“The whole point of Fast and Furious was to create mayhem in Mexico among drug cartels with American-made weapons easily procured so that you and I would stand up in outrage and demand tighter gun laws,” Limbaugh said.

“It was deceitful. It was sneaky. It was going against the will of the American people. It was liberalism on parade. It’s who these people are. They want tighter gun laws.”

The White House today tried to undercut a congressional investigation of the scandal in which the Department of Justice allowed guns to be sold and delivered to Mexican drug cartels by announcing tens of thousands of documents were covered by executive privilege.

This afternoon, a House panel voted to place Attorney General Eric Holder in contempt of Congress for his failure to comply with a subpoena for the documents, defying Obama’s assertion of executive privilege.

All 23 Republicans on the House Oversight and Government Reform Committee voted for the contempt resolution, while all 17 Democrats voted against it.

Limbaugh explained Obama and his officials were actually creating crimes.

“There’s no other way to characterize this,” Limbaugh said. “They created, they manufactured crime. They enabled crimes. They saw to it that American guns ended up in Mexican drug cartel hands. And, of course, those people get the guns, they use them. When, in fact, it probably was difficult for the drug cartels to get the guns. It probably was not easy for the drug cartels to get the guns. Certainly not walkng into gun stores in Phoenix and elsewhere, then crossing the border.”

Read more here.

Voting on strictly partisan lines, a House committee recommended Wednesday that Attorney General Eric Holder be cited for contempt of Congress for failing to turn over documents relating to the botched Fast and Furious weapons sting operation.

The measure now goes to the full House for consideration, expected next week, of what would be an unprecedented event — Congress holding a sitting attorney general in contempt.

All 23 Republicans on the House Oversight and Goverment Reform Committee supported the measure, while the 17 Democrats opposed it, reflecting the deep political divide on the issue.

The vote ended an extraordinary day-long hearing that took place after President Barack Obama asserted executive privilege over some documents sought by the panel investigating the Fast and Furious program.

Committee chairman Rep. Darrell Issa, D-California, refused to put off consideration of the measure, saying the White House assertion of executive privilege “falls short” of any reason to delay the hearing.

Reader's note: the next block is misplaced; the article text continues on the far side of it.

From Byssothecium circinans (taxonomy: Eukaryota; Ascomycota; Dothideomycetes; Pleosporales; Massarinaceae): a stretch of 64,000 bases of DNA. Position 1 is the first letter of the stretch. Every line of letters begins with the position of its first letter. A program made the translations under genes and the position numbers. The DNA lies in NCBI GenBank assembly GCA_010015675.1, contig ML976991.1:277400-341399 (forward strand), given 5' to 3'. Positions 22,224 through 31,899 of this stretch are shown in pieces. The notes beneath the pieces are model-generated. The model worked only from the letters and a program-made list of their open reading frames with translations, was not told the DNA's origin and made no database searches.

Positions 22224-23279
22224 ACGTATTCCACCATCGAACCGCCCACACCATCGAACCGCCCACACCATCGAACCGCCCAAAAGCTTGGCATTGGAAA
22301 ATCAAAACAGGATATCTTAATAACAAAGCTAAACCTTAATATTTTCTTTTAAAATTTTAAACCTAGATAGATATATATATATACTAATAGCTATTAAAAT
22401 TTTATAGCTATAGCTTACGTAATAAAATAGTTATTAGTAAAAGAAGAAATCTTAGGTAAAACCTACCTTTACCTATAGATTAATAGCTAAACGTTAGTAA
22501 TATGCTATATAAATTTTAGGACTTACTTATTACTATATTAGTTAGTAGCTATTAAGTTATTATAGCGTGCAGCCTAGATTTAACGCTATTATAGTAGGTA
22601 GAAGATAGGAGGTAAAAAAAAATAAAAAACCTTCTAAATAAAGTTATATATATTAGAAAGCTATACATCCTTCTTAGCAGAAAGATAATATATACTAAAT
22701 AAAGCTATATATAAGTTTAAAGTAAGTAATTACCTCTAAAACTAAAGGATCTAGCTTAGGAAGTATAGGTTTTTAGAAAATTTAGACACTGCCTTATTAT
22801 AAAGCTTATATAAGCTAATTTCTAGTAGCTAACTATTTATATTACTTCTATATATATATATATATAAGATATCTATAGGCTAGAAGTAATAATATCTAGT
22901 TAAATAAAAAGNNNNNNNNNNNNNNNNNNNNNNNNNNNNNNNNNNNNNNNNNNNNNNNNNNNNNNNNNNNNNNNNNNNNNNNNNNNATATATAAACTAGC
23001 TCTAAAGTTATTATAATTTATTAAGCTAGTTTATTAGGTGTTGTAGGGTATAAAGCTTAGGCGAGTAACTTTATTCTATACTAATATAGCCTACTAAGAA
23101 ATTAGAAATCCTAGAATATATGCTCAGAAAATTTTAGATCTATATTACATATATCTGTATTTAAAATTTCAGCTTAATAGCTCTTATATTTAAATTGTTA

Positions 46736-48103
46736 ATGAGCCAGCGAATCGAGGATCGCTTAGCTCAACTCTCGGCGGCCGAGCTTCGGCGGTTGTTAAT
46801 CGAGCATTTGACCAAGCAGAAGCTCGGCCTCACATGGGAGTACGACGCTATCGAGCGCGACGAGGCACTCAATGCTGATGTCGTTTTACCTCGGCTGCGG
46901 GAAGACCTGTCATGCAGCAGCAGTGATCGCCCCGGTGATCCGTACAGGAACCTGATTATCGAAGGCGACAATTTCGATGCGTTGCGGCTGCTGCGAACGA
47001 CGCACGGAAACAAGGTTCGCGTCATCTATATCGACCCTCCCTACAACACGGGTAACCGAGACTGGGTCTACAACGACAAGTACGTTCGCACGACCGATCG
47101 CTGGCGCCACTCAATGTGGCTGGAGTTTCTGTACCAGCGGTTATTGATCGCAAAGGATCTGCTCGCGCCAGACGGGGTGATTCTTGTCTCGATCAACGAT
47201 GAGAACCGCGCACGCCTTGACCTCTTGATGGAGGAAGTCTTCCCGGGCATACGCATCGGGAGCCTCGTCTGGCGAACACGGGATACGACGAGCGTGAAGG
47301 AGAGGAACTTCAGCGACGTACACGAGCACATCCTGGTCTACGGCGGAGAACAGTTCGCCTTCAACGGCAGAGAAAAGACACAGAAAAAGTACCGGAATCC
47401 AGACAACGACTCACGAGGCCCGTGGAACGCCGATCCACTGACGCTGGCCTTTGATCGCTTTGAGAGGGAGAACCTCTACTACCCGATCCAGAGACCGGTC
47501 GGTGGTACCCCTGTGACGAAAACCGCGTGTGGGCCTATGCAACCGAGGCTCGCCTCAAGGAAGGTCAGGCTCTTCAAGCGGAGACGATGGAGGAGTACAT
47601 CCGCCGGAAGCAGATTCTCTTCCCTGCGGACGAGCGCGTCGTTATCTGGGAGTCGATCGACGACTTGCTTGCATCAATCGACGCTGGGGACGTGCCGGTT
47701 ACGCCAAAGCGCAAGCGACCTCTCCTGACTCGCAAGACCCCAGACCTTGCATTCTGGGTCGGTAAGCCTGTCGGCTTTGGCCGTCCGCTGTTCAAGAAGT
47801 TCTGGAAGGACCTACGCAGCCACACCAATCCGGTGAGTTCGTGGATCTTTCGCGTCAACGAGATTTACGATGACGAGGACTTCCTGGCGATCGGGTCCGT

Republican Rep. Darrell Issa has circulated a lengthy pair of documents making the case for holding Attorney General Eric Holder in contempt of Congress over his “refusal” to cooperate in an investigation of the ill-fated Fast and Furious operation.

Issa, chairman of the House Oversight and Government Reform Committee, on Thursday sent to every member of his committee a 64-page draft contempt order against Holder, as well as a 17-page memo outlining the history of the scandal.

“Operation Fast and Furious’ outrageous tactics, the Justice Department’s refusal to fully cooperate with the investigation and efforts to smear and retaliate against whistleblowers have tainted the institutional integrity of the Justice Department,” Issa wrote.

The committee is not citing Holder or holding the attorney general in contempt at this point. However, the documents lay out the case for contempt should members be called to vote.

The documents specifically charge that Holder’s Justice Department has not properly complied with a subpoena sent Oct. 12, 2011, which listed documents requested in 22 categories.

According to the draft contempt order, the department “has yet to provide a single document for 12 out of the 22 categories contained in the subpoena schedule.”

The draft order pointed to three categories in particular. Those categories concerned: who among the department’s top brass should have known about the “reckless tactics” in Fast and Furious; how department leaders ended up figuring out the program was a bad idea; and how a special task force “failed” to share information that could have supposedly led to key gun-trafficking arrests.

U.S. officials had used the Fast and Furious program to allow firearms to “walk” across the U.S.-Mexico border as part of an anti-gunrunning probe. However, they lost track of many of those weapons, which later turned up at crime scenes on both sides of the border — including the murder of Border Patrol Agent Brian Terry.

Issa noted that “only 567 of the nearly 2,000 weapons from the operation have been recovered.”

It’s unclear when Issa might press for action on the documents, but a source close to the investigation told Fox News he would not have put his cards on the table unless he had sufficient votes to push a contempt citation out of committee as well as the consent of House Speaker John Boehner.

Read more here.

Attorney General Eric Holder castigated an Idaho congressman while testifying before the House Oversight Committee Thursday, accusing him of committing one of the “worst things I think I’ve ever seen in Congress.”